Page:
Can These Bones Live?
A valley full of bones. I had a vision once of standing in such a valley. Shades of gray coated the sky and the ground. The earth was cracked, barren, hardly a rock touched the clay-like soil, and yet bones were strewn across the valley floor like discarded candy wrappers. If there was a word to encompass what this valley was like, it'd be "cold."
When God brought the prophet Ezekiel into such a valley (Ezekiel 37), he asked one question: "Son of man, can these bones live?"
Ezekiel's response was perfect. "O Lord God, you know" (v. 3).
Can these bones live...? The obvious answer upon first glance is, of course not. Bones cannot be alive apart from the organs that pump blood and breathe oxygen, or apart from the muscles and tendons that hold the pieces together and inside, and the skin that protects it all from corruption and decay.
Can these bones live? Not alone they can't. The Lord then instructs Ezekiel to speak on his behalf, and then watch. Ezekiel spoke, and from the words of his mouth, words given by God, there followed a sound.
"and behold, a rattling, and the bones came together, bone to its bone. And I looked, and behold, there were sinews on them, and flesh had come upon them, and skin and covered them. But there was no breath in them" (v. 7-8).
Again, God tells Ezekiel to speak. And again, Ezekiel obeys and speaks. "So I prophesied as he commanded me, and the breath came into them, and they lived and stood on their feet, an exceedingly great army."
God didn't once speak to the bones himself. He spoke to Ezekiel, and he gave Ezekiel the authority to speak life into the bones and speak breath into the flesh that held the bones together. Ezekiel obeyed, and it happened.
God goes on to tell Ezekiel, "These bones are the whole house of Israel. Behold, they say, 'Our bones are dried up, and our hope is lost; we are indeed cut off.' Therefore prophesy, and say to them, Thus says the Lord God: Behold, I will open your graves and raise you from your graves, O my people. And I will bring you into the land of Israel. And you shall know that I am the Lord, when I open your graves, and raise you from your graves, O my people. And I will put my Spirit within you, and you shall live, and I will place you in your own land. Then you shall know that I am the Lord; I have spoken, and I will do it, declares the Lord'" (v. 11-14).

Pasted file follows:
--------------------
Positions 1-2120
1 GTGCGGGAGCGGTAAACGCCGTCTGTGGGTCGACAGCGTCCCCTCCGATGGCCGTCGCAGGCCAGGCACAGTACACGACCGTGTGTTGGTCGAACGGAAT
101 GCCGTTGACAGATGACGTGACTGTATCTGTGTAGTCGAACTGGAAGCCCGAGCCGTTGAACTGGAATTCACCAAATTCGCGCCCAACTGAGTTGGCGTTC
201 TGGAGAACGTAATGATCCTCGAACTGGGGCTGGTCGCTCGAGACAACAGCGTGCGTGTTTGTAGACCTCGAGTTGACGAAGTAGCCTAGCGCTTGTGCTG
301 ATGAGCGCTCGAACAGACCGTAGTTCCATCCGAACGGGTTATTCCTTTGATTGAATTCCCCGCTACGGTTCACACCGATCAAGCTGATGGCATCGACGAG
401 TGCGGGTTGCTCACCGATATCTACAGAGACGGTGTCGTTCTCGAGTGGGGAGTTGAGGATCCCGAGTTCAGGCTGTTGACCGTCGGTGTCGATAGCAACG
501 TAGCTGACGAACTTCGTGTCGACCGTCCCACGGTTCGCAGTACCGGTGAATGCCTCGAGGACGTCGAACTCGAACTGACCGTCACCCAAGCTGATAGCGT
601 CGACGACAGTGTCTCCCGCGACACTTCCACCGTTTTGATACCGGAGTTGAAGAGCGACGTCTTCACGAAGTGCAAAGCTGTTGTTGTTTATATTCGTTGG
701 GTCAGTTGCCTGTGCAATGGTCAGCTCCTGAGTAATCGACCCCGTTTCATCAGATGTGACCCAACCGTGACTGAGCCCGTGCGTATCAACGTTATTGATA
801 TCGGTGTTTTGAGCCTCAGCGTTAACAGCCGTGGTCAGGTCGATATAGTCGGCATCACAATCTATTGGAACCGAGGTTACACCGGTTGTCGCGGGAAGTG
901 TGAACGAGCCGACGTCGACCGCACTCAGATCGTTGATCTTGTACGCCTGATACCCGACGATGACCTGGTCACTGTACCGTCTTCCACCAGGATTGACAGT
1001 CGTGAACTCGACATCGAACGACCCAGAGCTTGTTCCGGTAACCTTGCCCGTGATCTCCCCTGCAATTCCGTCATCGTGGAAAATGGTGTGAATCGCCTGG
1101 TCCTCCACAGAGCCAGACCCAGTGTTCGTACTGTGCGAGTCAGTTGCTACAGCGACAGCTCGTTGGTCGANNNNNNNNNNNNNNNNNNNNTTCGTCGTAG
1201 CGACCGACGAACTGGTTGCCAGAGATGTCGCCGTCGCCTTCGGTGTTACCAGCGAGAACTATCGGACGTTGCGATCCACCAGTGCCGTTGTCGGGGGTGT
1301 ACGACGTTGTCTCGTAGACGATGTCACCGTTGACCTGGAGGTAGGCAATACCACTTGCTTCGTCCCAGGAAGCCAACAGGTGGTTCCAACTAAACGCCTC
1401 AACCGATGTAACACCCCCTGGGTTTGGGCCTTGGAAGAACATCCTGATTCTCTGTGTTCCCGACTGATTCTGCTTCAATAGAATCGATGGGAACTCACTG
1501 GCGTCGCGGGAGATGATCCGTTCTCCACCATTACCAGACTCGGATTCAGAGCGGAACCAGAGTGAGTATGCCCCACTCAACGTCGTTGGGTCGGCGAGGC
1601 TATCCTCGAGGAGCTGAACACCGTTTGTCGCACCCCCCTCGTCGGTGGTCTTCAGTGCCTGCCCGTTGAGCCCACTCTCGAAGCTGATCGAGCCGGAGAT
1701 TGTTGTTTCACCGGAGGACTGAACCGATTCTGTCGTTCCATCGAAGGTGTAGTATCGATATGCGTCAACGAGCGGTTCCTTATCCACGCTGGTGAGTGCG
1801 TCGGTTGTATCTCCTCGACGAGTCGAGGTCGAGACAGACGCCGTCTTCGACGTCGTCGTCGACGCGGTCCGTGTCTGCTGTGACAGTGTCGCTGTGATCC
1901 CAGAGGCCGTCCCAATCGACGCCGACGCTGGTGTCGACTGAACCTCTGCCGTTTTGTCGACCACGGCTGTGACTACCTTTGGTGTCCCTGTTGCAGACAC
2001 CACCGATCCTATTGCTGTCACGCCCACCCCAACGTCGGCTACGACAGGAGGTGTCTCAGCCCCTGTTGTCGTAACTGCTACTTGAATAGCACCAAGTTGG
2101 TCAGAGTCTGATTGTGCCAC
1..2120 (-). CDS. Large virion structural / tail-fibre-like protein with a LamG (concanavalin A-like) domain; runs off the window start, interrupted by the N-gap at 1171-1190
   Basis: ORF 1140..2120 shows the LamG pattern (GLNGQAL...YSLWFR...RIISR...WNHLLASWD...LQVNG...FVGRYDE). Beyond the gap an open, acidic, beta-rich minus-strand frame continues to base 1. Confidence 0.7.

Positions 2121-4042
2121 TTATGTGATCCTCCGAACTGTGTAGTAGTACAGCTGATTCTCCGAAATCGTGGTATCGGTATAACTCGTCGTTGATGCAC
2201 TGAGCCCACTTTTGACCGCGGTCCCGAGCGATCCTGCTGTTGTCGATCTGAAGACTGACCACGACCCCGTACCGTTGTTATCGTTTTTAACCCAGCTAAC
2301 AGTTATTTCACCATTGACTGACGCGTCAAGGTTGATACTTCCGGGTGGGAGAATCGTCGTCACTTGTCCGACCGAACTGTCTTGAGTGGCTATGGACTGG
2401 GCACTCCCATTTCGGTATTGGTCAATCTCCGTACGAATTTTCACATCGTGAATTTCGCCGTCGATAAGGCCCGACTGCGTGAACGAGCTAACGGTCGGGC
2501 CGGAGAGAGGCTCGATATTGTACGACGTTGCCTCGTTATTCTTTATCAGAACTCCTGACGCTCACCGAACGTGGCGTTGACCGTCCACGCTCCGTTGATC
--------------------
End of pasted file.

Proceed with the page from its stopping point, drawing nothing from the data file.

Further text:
Someone reading this is in her own valley of bones. Whether those bones are dreams, desires, or a relationship, you're staring at a valley of hopelessness. You don't see how things could be resurrected. How could there possibly be movement, let alone life? Sometimes we have to start by speaking what God has given us the authority to speak.
Ezekiel didn't know if the bones were going to live or not. His eyes told him, "no." But he was willing to allow the possibility of life be present with God. Only God knew. He was willing to allow the possibility of life by speaking what God told him to speak - however impossible it might have seemed.
The hard part is Ezekiel had no personal attachment to the bones. He didn't spend decades investing in those bones. He didn't spend sleepless nights on his knees willing those bones to come to life. He didn't spend hundreds, if not thousands, of hours sowing into those bones that now littered a wasteland.
Hope is so much harder to hold onto when you've spent years on your knees without seeing any fruit. After awhile, hope begins to hurt. So we have to ask ourselves - in what are we hoping? The dream? The person? The bones themselves? Or in the one who has the power to do all things?
"Hope deferred makes the heart sick, but a desire fulfilled is a tree of life" (Proverbs 13:12). What if we let our desire be for Jesus while we continue to hope for what we're waiting to come to fruition?
"O Lord, you hear the desire of the afflicted; you will strengthen their heart; you will incline your ear" (Psalm 10:17), "He fulfills the desire of those who fear him; he also hears their cry and saves them. The Lord preserves all who love him, but all the wicked he will destroy" (Psalm 145:19-20).
Today set your desire on Jesus while your hope continues for another day. As the desire to quit, the desire to give up, persists, put it off until tomorrow. Today, as God asks, "Will these bones live?" You can turn to him, who is steadfast and reply the same way Ezekiel did, "O Lord God, you know."
Then do what he says to do next. Even if that next step is to wait another day. These bones will live.